I personally use Robinhood to purchase individual stocks and implement this strategy. Every month I automatically transfer money to my Robinhood account and buy stocks in companies I believe in.
I like this website and app because you can buy and sell stocks for FREE—there are no commissions or fees. Most other brokerage firms charge at least a $4.95 fee per trade, and some have hidden fees.
Sign up today and you and I can get a free stock like Apple, Ford, or Sprint. With Robinhood you also don’t need a minimum account balance, so you can get started right away.
2. Portfolio Rebalancing
The second long term stock investment strategy is regularly rebalancing your portfolio. Rebalancing is when you sell and buy assets in your portfolio to match your asset allocation plan.
For example, say you originally assigned 70% or your portfolio to stocks and 30% to bonds. If your stocks performed well during that year, it could increase the percentage of stocks in your portfolio to 80%.
Therefore, you may want to sell some stocks and buy bonds to get your portfolio back to the original target allocation of 70:30.
Why Rebalancing Is So Important
You may wonder “Why would I want to rebalance my portfolio and sell my stocks if they’re doing great?” The short answer is because rebalancing reduces your risk.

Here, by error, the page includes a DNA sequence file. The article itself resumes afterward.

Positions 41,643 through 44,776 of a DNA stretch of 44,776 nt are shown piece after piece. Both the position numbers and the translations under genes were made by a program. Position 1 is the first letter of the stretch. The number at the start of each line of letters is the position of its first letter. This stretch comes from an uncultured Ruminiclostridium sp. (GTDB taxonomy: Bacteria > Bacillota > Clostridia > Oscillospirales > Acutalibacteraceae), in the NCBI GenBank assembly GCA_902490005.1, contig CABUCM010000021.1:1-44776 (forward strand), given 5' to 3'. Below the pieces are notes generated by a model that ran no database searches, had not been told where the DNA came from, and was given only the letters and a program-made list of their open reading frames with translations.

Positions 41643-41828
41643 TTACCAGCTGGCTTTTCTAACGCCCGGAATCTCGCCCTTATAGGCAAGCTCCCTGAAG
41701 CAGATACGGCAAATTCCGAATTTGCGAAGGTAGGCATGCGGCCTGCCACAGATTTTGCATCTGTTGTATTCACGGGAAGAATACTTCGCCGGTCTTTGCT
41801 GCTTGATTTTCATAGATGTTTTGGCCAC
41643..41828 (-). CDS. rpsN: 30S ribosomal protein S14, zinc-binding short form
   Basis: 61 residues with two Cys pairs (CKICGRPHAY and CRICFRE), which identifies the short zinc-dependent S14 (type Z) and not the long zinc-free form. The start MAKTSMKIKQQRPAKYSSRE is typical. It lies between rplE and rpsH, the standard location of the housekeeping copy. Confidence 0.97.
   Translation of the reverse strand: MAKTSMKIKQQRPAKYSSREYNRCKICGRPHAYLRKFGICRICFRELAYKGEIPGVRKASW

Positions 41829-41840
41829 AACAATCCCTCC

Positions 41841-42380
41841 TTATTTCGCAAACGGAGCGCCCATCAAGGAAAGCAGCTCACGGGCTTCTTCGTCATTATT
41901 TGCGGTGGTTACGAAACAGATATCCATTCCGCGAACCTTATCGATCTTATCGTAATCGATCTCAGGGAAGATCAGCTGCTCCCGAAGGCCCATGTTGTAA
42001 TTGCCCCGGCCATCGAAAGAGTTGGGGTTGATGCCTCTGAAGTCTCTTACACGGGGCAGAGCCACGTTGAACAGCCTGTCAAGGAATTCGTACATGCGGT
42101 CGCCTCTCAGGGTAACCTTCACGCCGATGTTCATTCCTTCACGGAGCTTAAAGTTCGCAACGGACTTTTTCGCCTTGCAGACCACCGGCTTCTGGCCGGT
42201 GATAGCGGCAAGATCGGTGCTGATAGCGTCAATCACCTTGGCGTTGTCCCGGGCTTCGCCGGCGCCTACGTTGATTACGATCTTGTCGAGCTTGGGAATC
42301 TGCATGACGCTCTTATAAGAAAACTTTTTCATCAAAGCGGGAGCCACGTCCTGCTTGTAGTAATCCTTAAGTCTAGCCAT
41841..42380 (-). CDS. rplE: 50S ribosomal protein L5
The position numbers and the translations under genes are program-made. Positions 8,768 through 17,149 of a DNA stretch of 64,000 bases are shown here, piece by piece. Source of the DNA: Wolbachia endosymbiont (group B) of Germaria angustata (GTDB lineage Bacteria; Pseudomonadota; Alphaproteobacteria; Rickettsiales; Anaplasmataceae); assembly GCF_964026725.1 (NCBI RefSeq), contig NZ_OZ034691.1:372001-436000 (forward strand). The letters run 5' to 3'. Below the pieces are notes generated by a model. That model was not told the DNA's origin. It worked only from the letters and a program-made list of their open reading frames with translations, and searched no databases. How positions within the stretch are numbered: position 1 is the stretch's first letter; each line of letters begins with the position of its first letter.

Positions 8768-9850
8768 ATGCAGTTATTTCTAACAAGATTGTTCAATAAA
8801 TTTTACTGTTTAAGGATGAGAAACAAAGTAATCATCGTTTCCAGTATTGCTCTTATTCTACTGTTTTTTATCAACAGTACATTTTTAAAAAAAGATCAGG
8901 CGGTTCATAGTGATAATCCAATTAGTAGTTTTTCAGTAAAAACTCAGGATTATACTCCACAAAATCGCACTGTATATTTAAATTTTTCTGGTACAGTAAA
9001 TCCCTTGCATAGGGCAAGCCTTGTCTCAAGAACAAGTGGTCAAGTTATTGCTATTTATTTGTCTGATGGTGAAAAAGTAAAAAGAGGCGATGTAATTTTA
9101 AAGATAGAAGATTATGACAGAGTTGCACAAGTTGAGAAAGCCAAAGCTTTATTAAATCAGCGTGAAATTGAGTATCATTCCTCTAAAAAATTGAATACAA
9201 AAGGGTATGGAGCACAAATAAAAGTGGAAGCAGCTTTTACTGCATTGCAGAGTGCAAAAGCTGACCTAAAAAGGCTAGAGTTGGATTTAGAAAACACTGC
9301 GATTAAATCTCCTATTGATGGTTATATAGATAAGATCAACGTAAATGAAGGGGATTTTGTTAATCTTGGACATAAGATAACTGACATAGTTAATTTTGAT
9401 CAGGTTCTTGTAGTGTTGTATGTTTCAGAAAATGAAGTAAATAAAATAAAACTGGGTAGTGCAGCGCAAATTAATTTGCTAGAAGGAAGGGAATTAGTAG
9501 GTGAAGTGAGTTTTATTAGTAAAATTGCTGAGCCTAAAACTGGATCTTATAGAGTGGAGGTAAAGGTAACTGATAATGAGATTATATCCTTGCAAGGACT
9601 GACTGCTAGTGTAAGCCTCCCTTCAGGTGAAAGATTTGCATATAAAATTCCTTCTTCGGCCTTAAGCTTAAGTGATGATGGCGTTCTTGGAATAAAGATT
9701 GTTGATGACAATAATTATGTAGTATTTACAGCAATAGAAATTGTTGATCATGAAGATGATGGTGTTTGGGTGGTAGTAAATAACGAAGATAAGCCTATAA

You want to take profits from your winners from time to time. By allowing your stock ratio to continue to climb, to say 90:10, your portfolio becomes riskier.
Remember stocks are riskier than bonds because of the wild swings in the market. By rebalancing your portfolio, although you give up some of the upside, you minimize your loss during the downside of a market.
Another benefit to rebalancing is you’re profiting off gains from your winning investments while paying lower prices for underperforming ones—whether the winning investments are on the stock side or the bond side.
It forces you to buy low and sell high, which is how you make money in investing.
When You Should Rebalance Your Portfolio
You may ask, “When do I know it’s time to rebalance?” A good rule of thumb for the long-term stock market investing is you want to rebalance annually.
If you are closer to retirement, you may want to rebalance quarterly or when an asset class weight has changed more than 5%.
This technique can be automatically set up for you with most robo-advisors.
A robo-advisor is an online automated advisor. They will invest your money for you based on your specific goals using computer algorithms.
Since robo-advisors are cheaper than what you would pay a human financial advisor, it is a great low-cost option for investing.
A great option to use if you’re just getting started is Acorns. I recommend Acorns for beginners because of its round-up feature. The way it works is you link your checking accounts and credit cards to Acorns and they will round every transaction up to the nearest dollar and invest it.